I dated a guy in college who described the time he saw a nasty brown stain on his shower floor. When he called his mother, she explained that he would need to clean it with cleanser and a sponge. All his life he assumed that the shower cleaned itself, that the soap, water, and shampoo scoured the floor automatically.
Why would he think differently? After all, his mom took care of these things. But her caretaking came at a cost. When it was time for him to fly on his own, he didn’t know how. It reminds me of that fable about teaching a man to fish — you know the one.
I remembered that guy early into my cancer treatment. Another oncology appointment loomed around the corner, making me aware of my tenuous grip on life. I had triple-negative breast cancer, and the chances that it would come back and kill me were high. Regular scans helped my doctors and me to check my status.
During those days, when I was treading water, I found myself part of a group some people call the “worried watchful.” Much of my mental energy went toward figuring out what to teach my daughter in case I didn’t make it. That’s when I realized that she doesn’t even have chores. Was it too late to teach her to fish?
I grew up in a household of nine people, and everyone in my family had to pull our own weight just to keep things reasonably functional. No one had the luxury of not pitching in.
But Lauren is an only child. Her primary job has been to enjoy childhood and do her best at school. Just before she was born, my husband and I sold our business, moved to a rural area, and let our baby run as wild as she could. She responded more beautifully than I dared hope; she is confident, smart, curious, and kind.
It struck me, though, that sometimes, I mother her too much. Every morning, for example, I pack her lunch for school, carefully maximizing flavor and nutrition. I even add cucumbers and herbs to her water and often write cute notes on her napkin. All she has to do is grab the brown bag on her way out the door. My husband rolls his eyes and tells me it’s time for her to make her own lunches.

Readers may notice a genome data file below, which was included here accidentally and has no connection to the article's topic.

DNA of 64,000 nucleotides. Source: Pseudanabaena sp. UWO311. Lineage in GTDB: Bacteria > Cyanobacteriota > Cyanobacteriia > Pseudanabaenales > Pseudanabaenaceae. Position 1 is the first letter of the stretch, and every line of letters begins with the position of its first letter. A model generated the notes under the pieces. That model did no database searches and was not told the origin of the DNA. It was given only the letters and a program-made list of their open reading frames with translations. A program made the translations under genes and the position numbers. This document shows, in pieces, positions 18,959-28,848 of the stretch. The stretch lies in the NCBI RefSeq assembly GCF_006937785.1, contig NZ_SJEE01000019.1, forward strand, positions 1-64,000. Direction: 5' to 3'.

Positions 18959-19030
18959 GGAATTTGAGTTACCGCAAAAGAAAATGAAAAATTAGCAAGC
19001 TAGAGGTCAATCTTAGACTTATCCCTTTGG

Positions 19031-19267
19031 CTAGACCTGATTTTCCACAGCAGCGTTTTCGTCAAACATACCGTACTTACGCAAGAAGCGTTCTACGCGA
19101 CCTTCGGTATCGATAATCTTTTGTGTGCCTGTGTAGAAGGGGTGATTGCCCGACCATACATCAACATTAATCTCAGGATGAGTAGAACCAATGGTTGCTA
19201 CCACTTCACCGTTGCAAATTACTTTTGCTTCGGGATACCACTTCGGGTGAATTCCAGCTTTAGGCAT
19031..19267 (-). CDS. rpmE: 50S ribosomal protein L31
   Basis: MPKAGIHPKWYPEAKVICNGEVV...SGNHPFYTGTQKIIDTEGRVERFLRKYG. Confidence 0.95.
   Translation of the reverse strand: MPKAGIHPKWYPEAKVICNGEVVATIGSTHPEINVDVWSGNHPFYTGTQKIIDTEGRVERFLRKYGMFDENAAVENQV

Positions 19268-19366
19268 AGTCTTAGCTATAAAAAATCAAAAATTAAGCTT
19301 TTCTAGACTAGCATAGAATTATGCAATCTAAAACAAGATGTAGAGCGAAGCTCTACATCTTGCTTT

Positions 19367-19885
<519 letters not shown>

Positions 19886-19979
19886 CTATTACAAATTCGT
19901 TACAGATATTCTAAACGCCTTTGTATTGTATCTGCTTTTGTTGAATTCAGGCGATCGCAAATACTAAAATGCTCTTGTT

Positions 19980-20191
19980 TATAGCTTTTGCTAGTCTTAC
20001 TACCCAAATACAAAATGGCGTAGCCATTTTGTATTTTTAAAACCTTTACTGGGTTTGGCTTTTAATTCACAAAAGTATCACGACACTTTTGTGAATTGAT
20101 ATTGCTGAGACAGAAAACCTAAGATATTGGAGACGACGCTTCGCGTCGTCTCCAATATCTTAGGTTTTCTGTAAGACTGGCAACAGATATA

When her clothes get ripped, if she loses a button, or if she needs supplies for a project, I take care of it. Now I wonder if I’ve acted in her best interest. I want my child to have good habits, to know how to make a decent meal from ingredients she has on hand and to live in a clean home. I want her to be able to take good care of herself and a family.
This morning, uncharacteristically, I asked her to unload the dishwasher while I finished eating breakfast. “When did we get these plates,” she asked while she pulled them off the rack. We’ve had them all her life. She just never noticed until today, when, for the first time, she had to stack them with the others.
I’ve done her a disservice, I thought.
Cancer has taught me an important lesson in parenting. I know now that it’s more loving to encourage my family to take care of themselves, even if – at least in the short term – they can’t do it as well as I could do it for them.
And I’ve learned that I just have to let some things go. After all, a dirty shower might kill a budding romance, but it isn’t the end of the world.
Note: Breast Cancer News is strictly a news and information website about the disease. It does not provide medical advice, diagnosis, or treatment. This content is not intended to be a substitute for professional medical advice, diagnosis, or treatment. Always seek the advice of your physician or other qualified health provider with any questions you may have regarding a medical condition. Never disregard professional medical advice or delay in seeking it because of something you have read on this website. The opinions expressed in this column are not those of Breast Cancer News, or its parent company, BioNews Services, and are intended to spark discussion about issues pertaining to breast cancer.
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